- Media Type▼▲
- Author / Artist▼▲
- Top Rated▼▲
ChristianBook eBooks on nook
To read a Christianbook.com licensed eBook on your nook device, you will need to use Adobe Digital Editions.
Plug your nook into the computer and open Adobe Digital Editions.
If this is your first time plugging your nook into ADE, you will need to authorize your nook in order add eBooks.
Once plugged in, your nook will be displayed in the left column of Adobe Digital Editions under the Bookshelves.
When you've chose an eBook that you wish to add to your nook, click and drag the eBook over the nook icon and let go when you see the green plus symbol.
After you've added your eBooks to your nook, you can unplug the device from your computer and access your Library.
To access your Christianbook.com licensed eBooks, first click the orange "My Library" button on the nook home screen to access your eBooks.
Next, click on "View My Documents" at the bottom of your nook's navigation screen.
Use the arrows to browse and then click the circle on the right side to select your eBook.
You are now ready to enjoy your eBook!
Have questions about eBooks? Check out our eBook FAQs.
|Format: DRM Free ePub|
Vendor: WestBow Press
Publication Date: 2011
Availability: In Stock
Why is it that 150 years after the celebrated appearance of Charles Darwin's evolutionary vision, reasonable people laity and professional scientists alike remain skeptical toward it? Does Darwinian science, as various new atheists assert, nullify the rationality of theistic belief? What is the nature of Evolutionism as a worldview with religious implications?
Author Richard Terrell explores these fundamental questions and more, from the standpoint of the Humanities, arguing that the issues of life's origin, human nature, and human destiny call for a larger arena of discussion than can be provided by science alone. He rejects popular notions that science has put an irrefutable barrier in the path of theistic belief, and casts light on how the evolutionary vision of life expressed as scientific materialism constitutes a religious worldview of its own with questionable implications for the human condition. Along the way, Terrell considers the thoughts of such classic evolutionary thinkers as Ernst Haeckel, Julian Huxley, George Gaylord Simpson, and Theodosius Dobzhansky, along with more contemporary thinks like Richard Dawkins and other new atheists. Drawing upon the rich historical storehouse of affirmation and skepticism concerning Darwinism, Terrell argues that opposition to Darwinian beliefs is not confined to religious objections, but that the most serious challenges have come from scientists. Surprisingly, this minority report has existed through all the years of Darwinian cultural ascendancy, and is gaining in strength today.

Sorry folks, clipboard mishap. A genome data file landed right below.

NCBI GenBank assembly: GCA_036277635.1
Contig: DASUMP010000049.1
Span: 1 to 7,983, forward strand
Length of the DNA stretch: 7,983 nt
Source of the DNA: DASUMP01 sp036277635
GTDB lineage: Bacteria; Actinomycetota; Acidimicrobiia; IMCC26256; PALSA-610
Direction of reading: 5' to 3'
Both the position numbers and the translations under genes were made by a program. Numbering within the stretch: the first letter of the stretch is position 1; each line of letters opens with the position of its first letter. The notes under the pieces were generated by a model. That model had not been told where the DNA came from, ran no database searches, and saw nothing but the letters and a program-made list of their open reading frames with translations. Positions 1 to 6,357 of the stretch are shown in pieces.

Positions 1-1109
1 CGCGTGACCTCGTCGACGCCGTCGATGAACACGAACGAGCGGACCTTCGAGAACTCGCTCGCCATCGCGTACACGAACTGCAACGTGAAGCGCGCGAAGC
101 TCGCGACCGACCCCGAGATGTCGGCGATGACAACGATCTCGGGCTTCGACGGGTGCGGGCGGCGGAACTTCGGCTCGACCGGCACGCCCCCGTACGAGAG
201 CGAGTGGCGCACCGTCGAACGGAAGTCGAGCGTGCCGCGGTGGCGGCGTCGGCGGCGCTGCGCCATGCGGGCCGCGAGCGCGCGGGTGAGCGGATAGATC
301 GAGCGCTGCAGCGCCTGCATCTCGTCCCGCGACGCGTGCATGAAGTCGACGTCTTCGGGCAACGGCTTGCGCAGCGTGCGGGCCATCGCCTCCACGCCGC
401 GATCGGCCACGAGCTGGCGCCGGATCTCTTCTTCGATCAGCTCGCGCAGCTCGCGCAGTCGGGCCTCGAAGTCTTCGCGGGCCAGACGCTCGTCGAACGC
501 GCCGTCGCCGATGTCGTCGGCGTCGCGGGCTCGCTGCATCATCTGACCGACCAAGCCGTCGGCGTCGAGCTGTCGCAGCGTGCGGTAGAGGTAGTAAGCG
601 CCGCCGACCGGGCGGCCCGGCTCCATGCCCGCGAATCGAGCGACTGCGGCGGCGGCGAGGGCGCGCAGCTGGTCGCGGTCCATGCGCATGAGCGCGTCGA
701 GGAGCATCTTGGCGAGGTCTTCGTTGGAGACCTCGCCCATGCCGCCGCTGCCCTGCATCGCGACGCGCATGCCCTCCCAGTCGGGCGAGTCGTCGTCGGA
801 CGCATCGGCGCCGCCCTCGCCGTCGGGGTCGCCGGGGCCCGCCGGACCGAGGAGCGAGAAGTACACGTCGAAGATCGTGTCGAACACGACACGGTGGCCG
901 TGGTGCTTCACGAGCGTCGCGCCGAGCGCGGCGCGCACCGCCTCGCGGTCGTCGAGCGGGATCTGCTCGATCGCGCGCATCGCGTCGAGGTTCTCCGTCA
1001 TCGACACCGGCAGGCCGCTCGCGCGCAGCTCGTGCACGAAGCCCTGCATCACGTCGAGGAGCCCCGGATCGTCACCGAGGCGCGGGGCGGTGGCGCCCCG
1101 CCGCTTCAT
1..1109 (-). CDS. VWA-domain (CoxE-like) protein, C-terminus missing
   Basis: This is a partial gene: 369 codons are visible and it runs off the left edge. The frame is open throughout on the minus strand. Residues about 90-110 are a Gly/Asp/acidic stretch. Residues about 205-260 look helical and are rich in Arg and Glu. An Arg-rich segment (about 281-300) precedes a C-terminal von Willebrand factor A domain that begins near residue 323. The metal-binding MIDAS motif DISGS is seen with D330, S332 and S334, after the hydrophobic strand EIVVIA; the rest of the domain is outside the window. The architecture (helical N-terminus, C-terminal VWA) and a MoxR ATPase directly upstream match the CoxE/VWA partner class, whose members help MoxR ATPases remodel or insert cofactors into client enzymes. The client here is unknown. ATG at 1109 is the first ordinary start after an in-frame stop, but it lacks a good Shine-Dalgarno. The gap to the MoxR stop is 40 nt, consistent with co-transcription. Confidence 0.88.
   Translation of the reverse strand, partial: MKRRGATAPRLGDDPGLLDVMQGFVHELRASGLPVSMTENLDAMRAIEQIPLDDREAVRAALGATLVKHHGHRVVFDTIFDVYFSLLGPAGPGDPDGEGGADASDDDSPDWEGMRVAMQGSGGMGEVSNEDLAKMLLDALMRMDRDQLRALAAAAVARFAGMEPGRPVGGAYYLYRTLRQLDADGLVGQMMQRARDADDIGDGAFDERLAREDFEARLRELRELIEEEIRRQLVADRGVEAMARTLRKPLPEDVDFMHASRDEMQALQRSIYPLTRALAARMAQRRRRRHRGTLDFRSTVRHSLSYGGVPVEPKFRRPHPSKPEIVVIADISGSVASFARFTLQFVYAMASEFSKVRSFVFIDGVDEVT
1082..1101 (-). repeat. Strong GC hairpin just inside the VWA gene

Here is a challenge to encourage students' free inquiry into Darwinian doctrine and cultural influence free of dogma and intimidation.